How Do We Route Traffic?

Post date: Feb 3, 2019 3:25:00 PM

Most VHF traffic nets are thought of as "local": the "first mile" or "last mile" of the system: involved in traffic relay only as needed to receive traffic to deliver, or to relay traffic originated. With a footprint of approximately 10 counties, VHF contact to EMA stations at the county and state level, as well as stations able to relay traffic to other radio services including MARS and SHARES, COTN has a good deal more relaying than many other "local" nets.

COTN net control stations and stations that can perform relay services therefore need to pay attention to traffic listed, and the capabilities of stations on frequency.

A good example of how this can work took place in the past week. We had routine precedence traffic listed for Hardin County, about 50 miles from our primary repeater's transmit site, about 30 miles from the nearest receive site for the repeater system. Normally traffic going that far would be outbound, headed to HF.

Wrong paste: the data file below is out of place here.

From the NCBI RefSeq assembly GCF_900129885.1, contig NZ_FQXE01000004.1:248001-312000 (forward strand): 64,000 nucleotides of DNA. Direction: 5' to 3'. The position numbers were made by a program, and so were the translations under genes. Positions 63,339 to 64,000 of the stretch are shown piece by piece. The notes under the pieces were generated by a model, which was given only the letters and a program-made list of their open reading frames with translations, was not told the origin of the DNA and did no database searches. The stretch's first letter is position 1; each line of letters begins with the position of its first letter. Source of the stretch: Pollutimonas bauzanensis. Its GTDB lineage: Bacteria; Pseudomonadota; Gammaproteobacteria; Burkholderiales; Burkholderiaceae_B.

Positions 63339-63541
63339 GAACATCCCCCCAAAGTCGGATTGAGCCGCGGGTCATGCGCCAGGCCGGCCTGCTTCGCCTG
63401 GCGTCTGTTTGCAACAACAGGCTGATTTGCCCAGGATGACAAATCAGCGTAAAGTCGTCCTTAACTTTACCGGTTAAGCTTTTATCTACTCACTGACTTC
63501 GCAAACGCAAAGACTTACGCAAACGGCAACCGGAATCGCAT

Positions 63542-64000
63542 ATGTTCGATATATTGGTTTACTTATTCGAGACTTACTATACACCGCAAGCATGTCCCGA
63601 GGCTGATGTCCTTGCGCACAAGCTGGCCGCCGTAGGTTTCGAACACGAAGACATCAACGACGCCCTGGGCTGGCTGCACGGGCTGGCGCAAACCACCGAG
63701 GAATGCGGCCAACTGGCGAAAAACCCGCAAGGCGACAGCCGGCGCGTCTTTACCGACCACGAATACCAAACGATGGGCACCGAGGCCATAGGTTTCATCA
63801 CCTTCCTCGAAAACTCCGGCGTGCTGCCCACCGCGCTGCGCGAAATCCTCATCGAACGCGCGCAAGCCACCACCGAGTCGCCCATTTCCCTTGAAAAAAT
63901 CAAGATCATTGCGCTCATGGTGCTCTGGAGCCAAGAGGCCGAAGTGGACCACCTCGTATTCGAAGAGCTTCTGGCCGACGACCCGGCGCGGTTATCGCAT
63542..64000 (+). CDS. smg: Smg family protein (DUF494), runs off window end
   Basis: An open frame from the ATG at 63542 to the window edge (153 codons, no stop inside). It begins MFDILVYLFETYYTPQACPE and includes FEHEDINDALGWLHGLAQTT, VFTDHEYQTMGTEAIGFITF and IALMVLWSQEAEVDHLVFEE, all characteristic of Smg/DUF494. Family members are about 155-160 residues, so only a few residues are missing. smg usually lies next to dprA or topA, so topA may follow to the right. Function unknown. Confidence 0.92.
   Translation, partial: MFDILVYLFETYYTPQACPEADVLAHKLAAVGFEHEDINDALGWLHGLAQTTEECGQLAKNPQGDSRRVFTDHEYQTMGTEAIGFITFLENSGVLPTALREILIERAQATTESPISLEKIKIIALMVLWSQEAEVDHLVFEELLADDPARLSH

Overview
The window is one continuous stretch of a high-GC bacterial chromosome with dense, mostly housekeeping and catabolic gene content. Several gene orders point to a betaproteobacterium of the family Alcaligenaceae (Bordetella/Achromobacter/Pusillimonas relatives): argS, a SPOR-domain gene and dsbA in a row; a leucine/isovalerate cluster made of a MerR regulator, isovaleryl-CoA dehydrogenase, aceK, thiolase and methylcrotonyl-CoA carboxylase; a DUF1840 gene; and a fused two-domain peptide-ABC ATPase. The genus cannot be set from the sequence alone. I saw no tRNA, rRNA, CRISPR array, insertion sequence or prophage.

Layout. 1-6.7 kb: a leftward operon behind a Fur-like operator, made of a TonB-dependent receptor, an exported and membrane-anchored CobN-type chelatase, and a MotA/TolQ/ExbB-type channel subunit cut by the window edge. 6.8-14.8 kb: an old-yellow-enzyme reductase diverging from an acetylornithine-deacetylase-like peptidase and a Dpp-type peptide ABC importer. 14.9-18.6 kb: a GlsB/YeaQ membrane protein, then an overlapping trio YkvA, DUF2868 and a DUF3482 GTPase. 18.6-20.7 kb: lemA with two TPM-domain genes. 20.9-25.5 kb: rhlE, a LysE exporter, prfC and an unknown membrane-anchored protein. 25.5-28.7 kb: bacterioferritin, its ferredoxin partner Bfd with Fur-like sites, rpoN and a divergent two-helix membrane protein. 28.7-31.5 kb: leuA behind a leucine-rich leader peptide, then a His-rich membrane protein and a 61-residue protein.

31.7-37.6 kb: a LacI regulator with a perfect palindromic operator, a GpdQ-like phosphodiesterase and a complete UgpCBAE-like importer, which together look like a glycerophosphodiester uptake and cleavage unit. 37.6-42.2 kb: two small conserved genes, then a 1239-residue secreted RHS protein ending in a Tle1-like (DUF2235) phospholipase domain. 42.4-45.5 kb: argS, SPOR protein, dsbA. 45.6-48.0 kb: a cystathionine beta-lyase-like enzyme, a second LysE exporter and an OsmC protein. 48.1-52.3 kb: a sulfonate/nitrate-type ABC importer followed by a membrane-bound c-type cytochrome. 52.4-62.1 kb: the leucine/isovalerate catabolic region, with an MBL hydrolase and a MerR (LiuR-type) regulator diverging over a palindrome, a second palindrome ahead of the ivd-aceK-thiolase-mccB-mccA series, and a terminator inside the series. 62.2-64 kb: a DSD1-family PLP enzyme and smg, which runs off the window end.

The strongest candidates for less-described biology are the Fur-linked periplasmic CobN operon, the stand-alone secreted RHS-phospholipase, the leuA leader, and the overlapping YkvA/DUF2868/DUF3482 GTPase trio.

A station in Marion County, about 40 miles from our transmit site and 20 miles from the nearest receive site, volunteered to take the Hardin County traffic. He advised us that there as a weekly net in Marion County that evening that often had a Hardin County station check in. Though it is not an NTS or RRI affiliate, the net would handle the traffic under the care of the Marion County operator.

Thus, rather than waiting for the next cycle for HF and finding a station in or near Hardin County to take the traffic, the message got through and was delivered correctly by relaying through two nets in about 45 minutes. The attached image shows the relative positions of the sites in question.

We note that especially as we consider times where sunspot activity or other atmospheric conditions impede HF operations, the ability to employ relay to ensure timely delivery is an important part of providing a resilient and reliable message relay service.